The heroes of the information society were the engineers, the people who developed new products and researched new technologies, chips and genes. They possessed highly specialised and highly regarded knowledge. Their goal was material growth.
The heroes of the dream society will be the story-tellers. Once, the superior product would be the winner in the marketplace, but technology has advanced to such a degree that all products function to a similar quality. In the dream society, material function will become taken-for-granted, and so decisions will be based on the best story.
For the digital society we must familiarise ourselves with the craft of story-telling, by knowing the
principles behind good stories, and by using the structure underlying the great stories. We must learn the techniques behind the great myths that have survived for millennia, the folktales that have survived for centuries, and learn from the greatest story-tellers of our own time – those with the largest audiences – Hollywood fiction artists.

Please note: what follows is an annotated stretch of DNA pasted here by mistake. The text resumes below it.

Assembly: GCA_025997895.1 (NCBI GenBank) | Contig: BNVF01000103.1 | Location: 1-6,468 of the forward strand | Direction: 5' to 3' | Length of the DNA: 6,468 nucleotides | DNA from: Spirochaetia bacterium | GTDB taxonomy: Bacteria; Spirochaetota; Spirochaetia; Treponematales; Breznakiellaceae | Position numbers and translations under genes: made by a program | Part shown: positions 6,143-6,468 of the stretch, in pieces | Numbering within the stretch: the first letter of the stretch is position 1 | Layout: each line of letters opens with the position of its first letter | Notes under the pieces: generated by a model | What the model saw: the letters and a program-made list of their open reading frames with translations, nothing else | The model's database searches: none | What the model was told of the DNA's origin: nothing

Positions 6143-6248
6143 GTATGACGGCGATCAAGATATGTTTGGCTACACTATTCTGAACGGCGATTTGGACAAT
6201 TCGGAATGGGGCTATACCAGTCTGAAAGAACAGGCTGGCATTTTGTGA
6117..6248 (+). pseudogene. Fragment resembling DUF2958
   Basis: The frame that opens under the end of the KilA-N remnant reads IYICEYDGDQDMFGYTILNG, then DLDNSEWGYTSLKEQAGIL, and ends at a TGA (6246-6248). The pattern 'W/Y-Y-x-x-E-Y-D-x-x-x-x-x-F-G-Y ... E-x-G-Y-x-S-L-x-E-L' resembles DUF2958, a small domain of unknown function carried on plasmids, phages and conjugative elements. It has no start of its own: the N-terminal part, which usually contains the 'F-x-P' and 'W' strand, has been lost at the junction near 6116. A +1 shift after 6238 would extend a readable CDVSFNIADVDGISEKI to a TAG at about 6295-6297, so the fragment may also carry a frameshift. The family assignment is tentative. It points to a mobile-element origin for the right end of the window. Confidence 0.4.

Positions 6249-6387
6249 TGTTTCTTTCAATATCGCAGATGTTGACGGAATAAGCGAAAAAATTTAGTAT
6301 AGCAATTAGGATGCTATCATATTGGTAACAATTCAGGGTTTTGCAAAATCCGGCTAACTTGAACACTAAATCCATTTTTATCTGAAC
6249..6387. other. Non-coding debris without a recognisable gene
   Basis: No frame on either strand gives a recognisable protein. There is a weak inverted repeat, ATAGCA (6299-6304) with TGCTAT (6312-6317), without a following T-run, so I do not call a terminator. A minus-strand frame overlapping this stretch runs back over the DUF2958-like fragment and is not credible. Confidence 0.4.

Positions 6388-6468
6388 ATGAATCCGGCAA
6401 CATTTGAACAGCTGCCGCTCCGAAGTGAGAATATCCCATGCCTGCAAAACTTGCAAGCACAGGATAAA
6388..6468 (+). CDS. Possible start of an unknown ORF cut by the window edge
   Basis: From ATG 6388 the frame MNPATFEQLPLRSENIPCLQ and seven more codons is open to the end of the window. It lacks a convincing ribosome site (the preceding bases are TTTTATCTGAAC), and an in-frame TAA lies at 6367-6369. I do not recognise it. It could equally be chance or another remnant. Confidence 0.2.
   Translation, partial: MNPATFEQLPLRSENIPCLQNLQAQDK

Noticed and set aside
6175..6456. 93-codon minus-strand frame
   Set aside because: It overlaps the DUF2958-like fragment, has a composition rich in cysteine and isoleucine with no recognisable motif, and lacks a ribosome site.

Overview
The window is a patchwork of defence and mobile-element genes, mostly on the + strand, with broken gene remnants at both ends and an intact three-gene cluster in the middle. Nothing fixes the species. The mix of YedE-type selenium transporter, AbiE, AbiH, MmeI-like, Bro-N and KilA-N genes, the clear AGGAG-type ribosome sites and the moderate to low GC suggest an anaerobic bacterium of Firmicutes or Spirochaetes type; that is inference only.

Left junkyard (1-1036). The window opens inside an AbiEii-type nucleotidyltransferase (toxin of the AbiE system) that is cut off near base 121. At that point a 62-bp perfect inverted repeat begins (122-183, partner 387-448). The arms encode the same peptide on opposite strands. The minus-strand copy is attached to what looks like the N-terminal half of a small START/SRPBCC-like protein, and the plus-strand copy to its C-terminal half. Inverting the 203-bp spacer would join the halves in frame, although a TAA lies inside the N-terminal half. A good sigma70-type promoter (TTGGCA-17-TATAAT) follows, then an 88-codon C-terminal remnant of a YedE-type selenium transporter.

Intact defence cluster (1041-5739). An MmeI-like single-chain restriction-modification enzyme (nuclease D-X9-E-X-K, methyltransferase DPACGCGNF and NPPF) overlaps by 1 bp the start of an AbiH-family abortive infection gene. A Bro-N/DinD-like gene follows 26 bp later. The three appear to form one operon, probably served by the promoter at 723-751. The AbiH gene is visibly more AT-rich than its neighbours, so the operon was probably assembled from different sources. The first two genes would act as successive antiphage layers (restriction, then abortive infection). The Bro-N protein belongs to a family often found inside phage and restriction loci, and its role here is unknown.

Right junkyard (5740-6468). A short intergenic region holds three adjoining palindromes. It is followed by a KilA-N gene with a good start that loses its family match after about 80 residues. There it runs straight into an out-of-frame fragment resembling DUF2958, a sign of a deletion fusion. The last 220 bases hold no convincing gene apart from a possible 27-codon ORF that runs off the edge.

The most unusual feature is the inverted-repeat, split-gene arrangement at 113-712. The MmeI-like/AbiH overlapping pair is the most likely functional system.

Current perspectives on the information society
The fundamental structure of a good story has two universes. First is the Universe of Order, which is peaceful and harmonious, everyday life with no surprises. Second is the Universe of Chaos, which is replete with risk, conflict, insecurity and energy, where we risk death for the possibility of triumph.
The good story – and life itself – unfolds in the interplay between these two universes, as the protagonist journeys from the Universe of Order to the Universe of Chaos and back. If we spend too long in the Universe of Order we get bored. We want something to happen. If we have been in the Universe of Chaos for too long, we grow tired of insecurity and conflict. We desire a return to peace and harmony. The same structure lies behind the way we perceive life in general. That is why stories fascinate us. They resemble life. And that is why they can evoke an emotional response.